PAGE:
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Scandinavia Today / Europe



Trade war between EU and Norway?

Sunday, 02 December 2012
Norway is taking drastic action to raising duties on cheese and means. Since much of these products are imported from the EU, the organisation is not happy and is threatening legal action.

According to reports out on Sunday, the EU is now threatening legal action against Norway, as a result of a shock raise in the duty on cheese and meat. Closest neighbour, Sweden and one of its leading exporter - the Swedish dairy industry believe that tariffs means the end for the Swedish cheese exports to Norway.

The relationship between Norway and the EU have always been tense in terms of trade in food. The Norwegians are keen to protect their agricultural system and products as such when the farmers in Norway start agitating, about what they described as, "European prices dumping," it affects the government.

This autumn, trade relation with the European Union and not least, nearest neighbour, Sweden, got sour further as Oslo announced that at the end of the year there would be a shock rise in duty on products including meat and cheese.

A Norwegian company, in the new year would buy Swedish cheese worth for Skr10 000 but pay Skr27,700 in duty to bring it over the border to Norway. This means a stop for Swedish cheese to Norway, according to Swedish trade organization, Swedish Dairy Association. For lamb and beef, the duty will even be higher, at most 429 percent.

Swedish Minister for Trade, Ewa Björling had called in an article in October that the dramatic Norwegian tariff increase was seen as "very serious".
"Besides it sending a wrong signal, the calculated Norway's harmful trade will cost Sweden up to 700 dairy-related jobs. This is nothing we can or should tolerate, " she wrote , according to Swedish daily, Dagens Nyheter.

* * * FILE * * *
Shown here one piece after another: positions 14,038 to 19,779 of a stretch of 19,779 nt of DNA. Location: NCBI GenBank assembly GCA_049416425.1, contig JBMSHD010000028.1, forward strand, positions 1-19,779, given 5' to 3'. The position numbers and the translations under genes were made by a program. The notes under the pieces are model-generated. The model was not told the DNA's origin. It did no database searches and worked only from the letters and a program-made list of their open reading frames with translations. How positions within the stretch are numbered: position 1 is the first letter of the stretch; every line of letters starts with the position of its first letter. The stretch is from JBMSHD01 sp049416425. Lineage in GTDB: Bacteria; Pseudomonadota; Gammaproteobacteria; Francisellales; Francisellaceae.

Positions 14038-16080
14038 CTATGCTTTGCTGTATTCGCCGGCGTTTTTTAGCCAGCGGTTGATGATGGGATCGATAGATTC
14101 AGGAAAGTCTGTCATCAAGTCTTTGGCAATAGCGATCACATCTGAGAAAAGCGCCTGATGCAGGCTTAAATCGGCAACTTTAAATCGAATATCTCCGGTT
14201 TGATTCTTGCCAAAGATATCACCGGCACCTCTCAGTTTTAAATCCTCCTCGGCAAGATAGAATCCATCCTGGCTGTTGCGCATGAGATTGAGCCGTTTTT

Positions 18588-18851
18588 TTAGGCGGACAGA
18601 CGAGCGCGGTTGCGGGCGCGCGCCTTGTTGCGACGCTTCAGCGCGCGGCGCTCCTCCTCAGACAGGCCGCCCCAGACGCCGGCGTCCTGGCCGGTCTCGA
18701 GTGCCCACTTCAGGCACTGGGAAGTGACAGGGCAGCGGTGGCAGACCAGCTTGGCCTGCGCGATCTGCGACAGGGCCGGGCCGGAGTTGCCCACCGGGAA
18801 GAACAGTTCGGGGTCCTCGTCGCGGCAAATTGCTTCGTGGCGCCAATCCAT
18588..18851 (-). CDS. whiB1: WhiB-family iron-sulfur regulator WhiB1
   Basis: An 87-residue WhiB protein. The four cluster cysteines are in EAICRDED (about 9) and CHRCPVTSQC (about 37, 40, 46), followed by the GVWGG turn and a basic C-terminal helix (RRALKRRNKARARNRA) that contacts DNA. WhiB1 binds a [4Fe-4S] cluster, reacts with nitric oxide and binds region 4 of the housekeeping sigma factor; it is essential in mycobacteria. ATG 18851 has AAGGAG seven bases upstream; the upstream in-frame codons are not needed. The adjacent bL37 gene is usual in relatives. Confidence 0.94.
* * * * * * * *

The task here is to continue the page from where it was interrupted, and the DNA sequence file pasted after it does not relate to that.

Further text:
The EU Parliament called this week for the Norwegian EU Ambassador, Atle Leikvoll, to get an explanation. Leikvoll said that Norway needs to regulate imports to maintain a domestic food production.

The Swedish Minister for Rural Affairs, Eskil Erlandsson does not think that the Norwegian farmers would not benefit from the high tariffs.

"The national duties have been difficult, for example Ikea will not be able to get their meatballs as they usually provide at their stores, in Norway. I think this is not acceptable, and the Norwegians know about that," said the Swedish Minister for Rural Affairsm, Eskil Erlandsson to radio Sweden, adding that "these types of protectionist measures usually never promote the development I believe, the Norwegians want, as well as all other countries."

Both Sweden and Brussels wants to avoid responding in kind of matter and to start a trade war with Norway. European Commission officials are now investigating whether they can access the Norwegian Customs decision on procedural grounds said a according t a source to radio Sweden
Traditionally, agricultural products are exempt from the so-called EEA Agreement, which incorporates Norway in the EU internal market. However, there is a clause in the agreement dealing with increased trade liberalization. This possibly means a draconian tariff increase an offense against free trade between Norway and the EU.

But the Norwegian Ambassador to the EU claims that Norway has the right to make its tariff increase.
by Team

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